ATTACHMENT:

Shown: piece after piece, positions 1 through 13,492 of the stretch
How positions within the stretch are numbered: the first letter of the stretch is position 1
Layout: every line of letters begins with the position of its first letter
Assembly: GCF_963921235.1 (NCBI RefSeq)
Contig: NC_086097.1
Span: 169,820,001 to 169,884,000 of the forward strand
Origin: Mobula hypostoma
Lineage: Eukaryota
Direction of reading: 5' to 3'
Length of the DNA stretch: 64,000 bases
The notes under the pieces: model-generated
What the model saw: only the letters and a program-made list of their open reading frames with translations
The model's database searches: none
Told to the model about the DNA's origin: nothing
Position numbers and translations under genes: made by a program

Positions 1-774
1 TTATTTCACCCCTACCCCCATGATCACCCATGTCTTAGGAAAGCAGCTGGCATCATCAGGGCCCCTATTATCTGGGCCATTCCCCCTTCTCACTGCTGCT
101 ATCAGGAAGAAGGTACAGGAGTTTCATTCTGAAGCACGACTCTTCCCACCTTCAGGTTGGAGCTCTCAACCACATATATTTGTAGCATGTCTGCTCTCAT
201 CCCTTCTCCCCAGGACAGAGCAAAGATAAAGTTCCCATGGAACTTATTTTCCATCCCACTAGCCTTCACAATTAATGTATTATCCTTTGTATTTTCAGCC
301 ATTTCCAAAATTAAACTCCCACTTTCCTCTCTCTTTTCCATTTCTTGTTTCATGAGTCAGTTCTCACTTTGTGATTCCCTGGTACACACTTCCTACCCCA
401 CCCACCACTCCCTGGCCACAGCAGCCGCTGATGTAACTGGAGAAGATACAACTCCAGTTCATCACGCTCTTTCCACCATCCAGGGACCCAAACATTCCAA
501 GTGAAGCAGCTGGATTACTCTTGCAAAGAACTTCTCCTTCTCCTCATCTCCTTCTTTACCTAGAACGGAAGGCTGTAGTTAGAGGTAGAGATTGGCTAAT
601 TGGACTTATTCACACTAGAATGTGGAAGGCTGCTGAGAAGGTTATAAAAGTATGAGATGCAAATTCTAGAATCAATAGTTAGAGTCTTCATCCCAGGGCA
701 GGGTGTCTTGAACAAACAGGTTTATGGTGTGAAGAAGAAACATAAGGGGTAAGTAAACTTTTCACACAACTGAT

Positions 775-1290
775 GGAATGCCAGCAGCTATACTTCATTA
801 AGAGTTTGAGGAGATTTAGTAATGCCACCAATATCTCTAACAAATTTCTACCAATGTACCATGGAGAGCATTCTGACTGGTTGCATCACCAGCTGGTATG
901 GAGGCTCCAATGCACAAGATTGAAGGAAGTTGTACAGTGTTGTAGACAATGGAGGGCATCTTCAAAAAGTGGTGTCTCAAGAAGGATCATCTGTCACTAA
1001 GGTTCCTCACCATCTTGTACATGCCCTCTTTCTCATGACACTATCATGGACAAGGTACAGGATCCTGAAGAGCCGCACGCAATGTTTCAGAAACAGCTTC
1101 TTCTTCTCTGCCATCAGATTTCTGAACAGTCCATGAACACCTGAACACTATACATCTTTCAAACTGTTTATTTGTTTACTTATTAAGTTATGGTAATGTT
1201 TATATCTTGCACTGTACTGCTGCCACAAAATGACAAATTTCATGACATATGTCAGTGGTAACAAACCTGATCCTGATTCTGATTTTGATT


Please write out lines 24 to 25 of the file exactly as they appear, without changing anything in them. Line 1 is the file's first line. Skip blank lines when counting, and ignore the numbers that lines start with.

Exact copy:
701 GGGTGTCTTGAACAAACAGGTTTATGGTGTGAAGAAGAAACATAAGGGGTAAGTAAACTTTTCACACAACTGAT

Positions 775-1290